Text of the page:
Members of the lily family, tulips are native to central and western Asia. In the 16th century, they were introduced to the Netherlands where most tulip bulbs are grown today. With over 100 species and nearly 3,000 varieties, tulips have been divided into 14 groups, including Darwin hybrids, Triumph, Lily-flowering, Double early, Rembrandt, Scheepers’ Hybrids (or French) and Parrot variations. Their classification is based on form and habit. A 15th group includes species tulips with the smallest plants growing to just 3 inches.
Tips for Planting Tulips
Tulips are an easy care addition to any landscape, and they are easier to plant than many gardeners realize.
- Choose only top-sized bulbs without any bruises or obvious damage. Bigger bulbs generally indicate better quality and bigger flowers.
- Plant bulbs as soon as purchased or store in a cool, dry location.
- Choose a sunny (or part sun) location with well-drained, rich soil.
- Plant 2” deeper than recommended to promote re-blooming each year.
- Apply bone meal 3 times a year – in fall when you plant, in spring as bulbs emerge from the ground and after flowering has finished. This will provide food for the foliage and bulb growth for next year’s flowers.
- Protect tulip bulbs from pest damage by laying wire mesh on top of your bed just beneath the soil. Sprinkling VoleBlok in the holes when planting can also be helpful.
- Mulch and water the bed thoroughly after planting.
- Plant before the ground freezes.
- Deadhead flowers after they have faded, but leave the foliage to die back naturally. Do not cut off the leaves until they have turned brown, or else they will not develop large enough bulbs for a good show the next year.
Tulip Timesaving Tip
Don’t have much time to plant a large, luxurious tulip bed? Plant 100 tulips in just 1 hour!
- Choose a part to full sun location and dig a hole 6’ x 6’ to a depth of 6-8”, placing the displaced soil on plywood or cardboard.
- Place 100 tulips, pointed end up, evenly over the area.
- Gently slide the soil from the plywood or cardboard onto the tulip bulbs. Tamp the soil lightly, sprinkle the bed with bone meal and water well. In spring, the entire area will bloom!
Tried & True Tulip Selections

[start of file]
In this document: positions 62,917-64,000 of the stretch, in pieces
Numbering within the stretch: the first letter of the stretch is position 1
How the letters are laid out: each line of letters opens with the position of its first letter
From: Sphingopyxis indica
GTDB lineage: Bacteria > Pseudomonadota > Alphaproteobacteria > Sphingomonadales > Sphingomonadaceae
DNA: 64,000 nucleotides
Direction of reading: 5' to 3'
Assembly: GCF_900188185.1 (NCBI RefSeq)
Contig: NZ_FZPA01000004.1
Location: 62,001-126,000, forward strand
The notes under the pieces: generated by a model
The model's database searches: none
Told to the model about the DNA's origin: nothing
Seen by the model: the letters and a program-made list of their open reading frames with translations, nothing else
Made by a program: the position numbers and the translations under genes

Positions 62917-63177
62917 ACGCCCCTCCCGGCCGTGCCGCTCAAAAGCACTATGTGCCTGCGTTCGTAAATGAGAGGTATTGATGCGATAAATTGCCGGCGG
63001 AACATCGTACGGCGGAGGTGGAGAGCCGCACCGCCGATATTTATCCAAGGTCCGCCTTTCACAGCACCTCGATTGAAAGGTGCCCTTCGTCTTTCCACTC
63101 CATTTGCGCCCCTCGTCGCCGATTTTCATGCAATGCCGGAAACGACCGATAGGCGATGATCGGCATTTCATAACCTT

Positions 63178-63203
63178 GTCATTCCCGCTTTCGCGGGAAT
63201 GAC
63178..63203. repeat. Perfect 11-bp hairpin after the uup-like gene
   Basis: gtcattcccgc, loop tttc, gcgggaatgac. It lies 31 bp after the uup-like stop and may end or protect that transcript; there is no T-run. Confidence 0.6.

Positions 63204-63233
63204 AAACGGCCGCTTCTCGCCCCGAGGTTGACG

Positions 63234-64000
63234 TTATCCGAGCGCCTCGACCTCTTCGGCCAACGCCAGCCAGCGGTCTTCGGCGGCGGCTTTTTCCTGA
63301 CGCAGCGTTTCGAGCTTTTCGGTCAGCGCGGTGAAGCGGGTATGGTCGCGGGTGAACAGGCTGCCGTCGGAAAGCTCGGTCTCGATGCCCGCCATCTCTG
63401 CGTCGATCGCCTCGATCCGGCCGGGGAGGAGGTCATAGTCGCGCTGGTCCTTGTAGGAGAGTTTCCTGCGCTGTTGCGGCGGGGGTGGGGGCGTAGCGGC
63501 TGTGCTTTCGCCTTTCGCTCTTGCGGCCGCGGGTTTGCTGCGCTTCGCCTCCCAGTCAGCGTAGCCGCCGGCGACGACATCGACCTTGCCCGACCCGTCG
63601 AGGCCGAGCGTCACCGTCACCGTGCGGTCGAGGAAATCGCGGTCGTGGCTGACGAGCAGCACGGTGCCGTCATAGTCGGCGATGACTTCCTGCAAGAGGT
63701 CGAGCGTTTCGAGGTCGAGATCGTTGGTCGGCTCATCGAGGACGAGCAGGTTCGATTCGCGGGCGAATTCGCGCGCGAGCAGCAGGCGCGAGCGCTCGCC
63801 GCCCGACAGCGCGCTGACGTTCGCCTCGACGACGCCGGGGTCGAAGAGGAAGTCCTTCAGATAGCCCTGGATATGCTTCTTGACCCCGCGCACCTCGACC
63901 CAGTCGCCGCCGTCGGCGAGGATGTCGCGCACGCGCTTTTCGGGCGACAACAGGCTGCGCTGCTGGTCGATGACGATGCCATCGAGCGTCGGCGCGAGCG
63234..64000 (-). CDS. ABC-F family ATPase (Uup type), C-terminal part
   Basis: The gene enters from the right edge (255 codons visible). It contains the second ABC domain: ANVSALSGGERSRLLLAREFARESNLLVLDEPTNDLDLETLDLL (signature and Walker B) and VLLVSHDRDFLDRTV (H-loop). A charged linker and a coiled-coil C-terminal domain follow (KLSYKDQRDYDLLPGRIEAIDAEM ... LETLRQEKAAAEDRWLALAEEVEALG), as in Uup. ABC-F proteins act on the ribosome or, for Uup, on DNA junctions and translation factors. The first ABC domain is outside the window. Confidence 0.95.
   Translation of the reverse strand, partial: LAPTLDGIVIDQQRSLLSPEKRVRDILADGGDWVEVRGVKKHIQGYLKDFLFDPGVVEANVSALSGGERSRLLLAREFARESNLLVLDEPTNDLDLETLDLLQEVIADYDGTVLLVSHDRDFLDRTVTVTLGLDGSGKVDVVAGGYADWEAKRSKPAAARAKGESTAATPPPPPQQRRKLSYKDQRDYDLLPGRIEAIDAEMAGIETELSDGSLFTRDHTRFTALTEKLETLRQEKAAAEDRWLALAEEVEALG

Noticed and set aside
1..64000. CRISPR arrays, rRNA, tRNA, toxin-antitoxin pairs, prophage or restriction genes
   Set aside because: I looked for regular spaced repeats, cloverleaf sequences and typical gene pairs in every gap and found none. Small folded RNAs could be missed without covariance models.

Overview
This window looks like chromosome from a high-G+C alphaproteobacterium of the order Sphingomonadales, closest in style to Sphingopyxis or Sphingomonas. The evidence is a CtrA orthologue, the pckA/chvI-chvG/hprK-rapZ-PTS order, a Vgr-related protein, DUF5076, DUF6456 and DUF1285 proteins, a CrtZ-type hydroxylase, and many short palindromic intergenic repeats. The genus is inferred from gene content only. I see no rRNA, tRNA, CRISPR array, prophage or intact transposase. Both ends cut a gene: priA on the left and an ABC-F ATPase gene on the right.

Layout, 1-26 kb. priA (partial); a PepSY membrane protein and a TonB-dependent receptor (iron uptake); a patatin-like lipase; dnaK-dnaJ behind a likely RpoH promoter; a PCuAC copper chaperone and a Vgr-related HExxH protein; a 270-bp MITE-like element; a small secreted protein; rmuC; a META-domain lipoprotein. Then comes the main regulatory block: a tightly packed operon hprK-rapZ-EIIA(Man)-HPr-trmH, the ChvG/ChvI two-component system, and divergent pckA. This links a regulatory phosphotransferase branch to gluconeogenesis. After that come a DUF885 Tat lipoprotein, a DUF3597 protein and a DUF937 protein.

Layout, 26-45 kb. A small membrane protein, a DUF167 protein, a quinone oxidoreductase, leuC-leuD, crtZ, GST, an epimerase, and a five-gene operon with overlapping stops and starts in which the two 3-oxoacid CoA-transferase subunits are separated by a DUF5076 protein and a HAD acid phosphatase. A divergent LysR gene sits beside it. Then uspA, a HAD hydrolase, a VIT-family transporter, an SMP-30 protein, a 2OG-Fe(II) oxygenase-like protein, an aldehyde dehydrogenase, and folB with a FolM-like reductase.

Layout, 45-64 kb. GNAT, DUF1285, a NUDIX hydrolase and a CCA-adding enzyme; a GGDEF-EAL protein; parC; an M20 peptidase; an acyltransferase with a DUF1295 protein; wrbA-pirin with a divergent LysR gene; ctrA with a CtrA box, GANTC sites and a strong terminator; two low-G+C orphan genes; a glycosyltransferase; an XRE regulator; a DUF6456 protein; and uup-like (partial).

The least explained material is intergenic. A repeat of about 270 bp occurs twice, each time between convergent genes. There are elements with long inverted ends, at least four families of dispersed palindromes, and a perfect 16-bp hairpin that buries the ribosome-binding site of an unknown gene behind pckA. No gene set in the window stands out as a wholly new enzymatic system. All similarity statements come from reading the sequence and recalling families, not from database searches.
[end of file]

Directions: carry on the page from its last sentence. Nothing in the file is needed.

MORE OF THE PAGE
Some tulips can be finicky, and while some tulips will disappear from your garden after a year or two, these selections promise trouble-free blooms for years!
- ‘Daydream’ – Darwin tulip, changing colors while in bloom to vibrant apricot-orange, blooms mid-April into May, Ht: 22”. Fragrant.
- ‘Lilac Wonder’ – Species tulip, large rose-lilac flowers with yellow bases and anthers, blooms May, Ht: 7”. Prefers full sun.
- T. praestans ‘Fusilier’ – Multi-flowering species tulip, orange-scarlet flowers, blooms April, Ht: 8-12”.
- T. clusiana var. chrysantha – Species tulip, good naturalizing tetraploid, deep yellow flushed with rose toward the edges, blooms April, Ht: 8”.
- ‘Pink Impression’ – Darwin tulip, huge flower with strong, clear pink flowers, blooms mid-April to May, Ht: 22”.
- ‘Menton’ – Scheepers’ hybrid, blooms are shades of apricot, rose, pink and peach, late-blooming, Ht: 26”.
- ‘Mrs. John T. Scheepers’ – Huge Scheepers’ hybrid, golden-yellow tetraploid is a three-time award winner, late-blooming, Ht: 26”.
- ‘Persian Pearl’ – Species tulip, deep magenta-rose with buttercup yellow star on the inside, blooms April, Ht: 6”.
- ‘Maureen’ – Scheepers’ offspring, large, oval-shaped flowers of glistening white, blooms late-May, Ht: 28”. Four-time award winner!
- ‘La Courtine’ – A Scheepers hybrid, yellow flowers are oval-shaped, flamed with red from the bottom up, late-blooming, Ht: 26”.
With so many to choose from, it’s always time for tulips!